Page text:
Talk to Lisa Vroman about George Gershwin and Cole Porter, and she’ll keep coming back to the night in Paris when the two legendary songwriters played together at the piano until 3 a.m.
“Oh, to have been at that party,” said Vroman, who will be the featured vocalist at this weekend’s “Gershwin and Friends” Pops concert at the Pabst Theater. The MSO has done several Gershwin concerts in recent years, but this time, the theme is the cross-fertilization that produced many composers’ contributions to the “great American songbook” of the 1920s, ‘30s and ‘40s.
“Who influenced whom?” Vroman wondered. “They all knew each other.” The creative fertility also included lyricists Ira Gershwin, Lorenz Hart, and Oscar Hammerstein — who in his later years mentored the young Stephen Sondheim.
As well as singing, Vroman said, “I’m an educator. I want to tell people things and give them a reason to listen to the next song.” For the songwriters of the early 20th century, that means placing them in context with one another. The MSO concert will also feature the music of Richard Rodgers, Irving Berlin and Kurt Weill.
“Call me crazy, but I think people still want to hear this music live,” said Vroman, who sang Christine in The Phantom of the Opera more than 2,700 times on Broadway and on tour. “I love bringing the intimacy of Broadway to the symphonic stage. The orchestra is not a backup band.” That is particularly true because her husband, Patrick O’Neil, is an orchestrator who has done most of her arrangements.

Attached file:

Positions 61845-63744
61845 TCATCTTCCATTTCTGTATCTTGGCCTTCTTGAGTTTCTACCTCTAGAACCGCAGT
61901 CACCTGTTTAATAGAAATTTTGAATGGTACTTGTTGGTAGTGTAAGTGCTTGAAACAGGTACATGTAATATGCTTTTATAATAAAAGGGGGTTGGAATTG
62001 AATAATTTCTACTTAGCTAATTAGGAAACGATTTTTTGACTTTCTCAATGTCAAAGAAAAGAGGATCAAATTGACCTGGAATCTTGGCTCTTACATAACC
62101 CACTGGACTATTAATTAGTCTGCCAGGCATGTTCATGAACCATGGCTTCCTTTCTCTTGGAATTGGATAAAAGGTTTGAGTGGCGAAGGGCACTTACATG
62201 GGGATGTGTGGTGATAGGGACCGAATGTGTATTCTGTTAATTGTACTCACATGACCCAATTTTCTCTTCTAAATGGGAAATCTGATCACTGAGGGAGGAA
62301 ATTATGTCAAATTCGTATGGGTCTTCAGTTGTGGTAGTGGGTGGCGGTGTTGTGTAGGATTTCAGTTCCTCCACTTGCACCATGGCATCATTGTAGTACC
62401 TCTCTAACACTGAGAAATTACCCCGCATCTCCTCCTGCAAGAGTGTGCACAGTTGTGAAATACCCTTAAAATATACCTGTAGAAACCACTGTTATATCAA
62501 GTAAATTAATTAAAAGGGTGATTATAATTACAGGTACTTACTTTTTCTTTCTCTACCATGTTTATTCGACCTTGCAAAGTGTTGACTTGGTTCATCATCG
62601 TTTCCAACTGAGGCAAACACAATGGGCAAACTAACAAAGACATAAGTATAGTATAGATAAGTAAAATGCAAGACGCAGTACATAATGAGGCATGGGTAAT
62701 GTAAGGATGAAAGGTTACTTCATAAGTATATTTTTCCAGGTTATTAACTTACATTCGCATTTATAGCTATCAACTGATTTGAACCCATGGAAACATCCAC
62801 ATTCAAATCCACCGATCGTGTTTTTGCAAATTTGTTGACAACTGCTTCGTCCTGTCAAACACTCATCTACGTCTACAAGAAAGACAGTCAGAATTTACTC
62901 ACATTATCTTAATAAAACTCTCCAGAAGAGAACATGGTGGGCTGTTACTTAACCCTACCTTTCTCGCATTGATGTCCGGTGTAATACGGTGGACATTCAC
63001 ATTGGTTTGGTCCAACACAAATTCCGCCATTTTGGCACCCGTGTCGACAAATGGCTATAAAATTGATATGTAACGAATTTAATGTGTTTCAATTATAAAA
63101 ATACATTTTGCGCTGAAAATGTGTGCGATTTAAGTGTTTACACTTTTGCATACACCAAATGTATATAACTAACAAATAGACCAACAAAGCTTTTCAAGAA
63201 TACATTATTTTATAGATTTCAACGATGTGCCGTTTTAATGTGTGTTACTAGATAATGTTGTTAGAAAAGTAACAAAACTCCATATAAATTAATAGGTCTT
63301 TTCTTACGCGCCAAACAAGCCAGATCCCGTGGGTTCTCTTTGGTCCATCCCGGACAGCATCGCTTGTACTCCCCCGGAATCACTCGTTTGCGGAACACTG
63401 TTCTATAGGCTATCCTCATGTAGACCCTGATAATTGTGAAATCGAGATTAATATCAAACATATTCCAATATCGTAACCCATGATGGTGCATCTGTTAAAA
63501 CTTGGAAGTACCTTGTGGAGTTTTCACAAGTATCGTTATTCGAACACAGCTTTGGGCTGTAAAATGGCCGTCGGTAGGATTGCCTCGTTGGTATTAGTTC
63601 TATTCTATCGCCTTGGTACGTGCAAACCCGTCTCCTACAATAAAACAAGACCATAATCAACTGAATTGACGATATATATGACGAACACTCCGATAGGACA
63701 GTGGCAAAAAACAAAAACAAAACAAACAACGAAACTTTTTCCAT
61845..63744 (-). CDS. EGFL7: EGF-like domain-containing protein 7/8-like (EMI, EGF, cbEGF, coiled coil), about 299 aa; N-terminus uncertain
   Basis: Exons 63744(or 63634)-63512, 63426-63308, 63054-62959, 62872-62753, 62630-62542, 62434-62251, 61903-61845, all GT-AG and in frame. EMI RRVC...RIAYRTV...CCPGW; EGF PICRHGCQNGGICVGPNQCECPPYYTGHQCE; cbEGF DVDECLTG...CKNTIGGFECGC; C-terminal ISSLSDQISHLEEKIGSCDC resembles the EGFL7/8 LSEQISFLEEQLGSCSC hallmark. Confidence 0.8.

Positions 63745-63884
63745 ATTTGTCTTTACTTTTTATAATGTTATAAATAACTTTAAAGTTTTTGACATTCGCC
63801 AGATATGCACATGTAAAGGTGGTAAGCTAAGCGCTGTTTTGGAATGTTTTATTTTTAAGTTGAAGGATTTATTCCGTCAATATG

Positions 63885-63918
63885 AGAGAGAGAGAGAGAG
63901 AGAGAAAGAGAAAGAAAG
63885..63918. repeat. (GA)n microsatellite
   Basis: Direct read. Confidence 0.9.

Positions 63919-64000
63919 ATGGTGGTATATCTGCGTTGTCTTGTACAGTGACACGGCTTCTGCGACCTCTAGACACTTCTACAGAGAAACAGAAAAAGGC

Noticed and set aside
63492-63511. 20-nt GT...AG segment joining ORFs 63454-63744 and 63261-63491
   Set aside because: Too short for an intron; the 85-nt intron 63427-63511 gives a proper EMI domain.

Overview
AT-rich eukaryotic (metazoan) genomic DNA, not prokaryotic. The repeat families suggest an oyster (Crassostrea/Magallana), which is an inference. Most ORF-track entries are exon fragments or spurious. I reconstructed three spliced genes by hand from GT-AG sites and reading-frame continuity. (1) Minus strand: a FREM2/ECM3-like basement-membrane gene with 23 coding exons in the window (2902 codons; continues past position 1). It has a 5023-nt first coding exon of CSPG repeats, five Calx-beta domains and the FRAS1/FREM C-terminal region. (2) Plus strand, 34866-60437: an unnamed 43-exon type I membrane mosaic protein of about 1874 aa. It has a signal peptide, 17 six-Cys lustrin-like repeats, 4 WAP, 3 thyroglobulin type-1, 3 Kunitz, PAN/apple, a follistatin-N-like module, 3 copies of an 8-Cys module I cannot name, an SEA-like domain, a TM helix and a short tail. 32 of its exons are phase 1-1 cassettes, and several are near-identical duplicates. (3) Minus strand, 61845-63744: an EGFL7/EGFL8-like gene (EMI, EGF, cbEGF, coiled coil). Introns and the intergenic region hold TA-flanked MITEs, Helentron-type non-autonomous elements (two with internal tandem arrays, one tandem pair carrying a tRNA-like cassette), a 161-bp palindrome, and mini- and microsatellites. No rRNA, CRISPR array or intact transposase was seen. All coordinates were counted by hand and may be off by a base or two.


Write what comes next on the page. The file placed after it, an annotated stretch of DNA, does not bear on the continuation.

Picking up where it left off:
The concert pays tribute to the exciting atmosphere of Paris in the 1920s with Porter’s “Can-Can” overture and Gershwin’s classic An American in Paris, which Stuart Chafetz, who will conduct this weekend’s concerts, compared to a Richard Strauss tone poem – “Yes, it has taxi horns, but it’s got that same thick, rich texture. I learn something new every time.”
Chafetz previously spent four years as the MSO’s resident conductor. “When I think of Gershwin, I think of Marvin,” he said, referring to Marvin Hamlisch, the late composer who was the MSO’s principal pops conductor from 2008 until his death in 2012. “He loved that whole world. He would get that sparkle in his eye about Gershwin.” Sometimes Hamlisch would ask Chafetz to conduct while he played piano, “and I felt like ‘Wayne’s World,’” Chafetz joked. “I’m not worthy!”
Hamlisch’s work continues the tradition of the songbook, Chafetz said — “It all comes back to the roots of Gershwin and Tin Pan Alley.”
Gershwin was an early example of the crossover artist, making both the jazz and classical worlds his own. “Is Porgy and Bess an opera or a musical? Tomayto, tomahto,” Chafetz said — citing an Ira Gershwin lyric that has passed into the vernacular on its own.
On a recent visit, Chafetz noticed that “the orchestra sounds better than I ever remember. There’s a lot of new faces and a rising spirit. So I’m really anxious to hear how it’s going to sound in the Pabst. That venue is a perfect match” for the repertoire.
Chafetz and Vroman have worked together in the past at other orchestras. Since this is the MSO’s third Gershwin-themed concert in recent years, the two brainstormed on how to set it apart and came up with the idea of showing the influences that he and other composers had on each other. On Friday, the two will rehearse with piano at 8:00 a.m., with orchestra at 10:00 a.m., and do the concert at 8:00 p.m. “It’s like a swim meet,” Vroman joked. “I really have to pace myself.”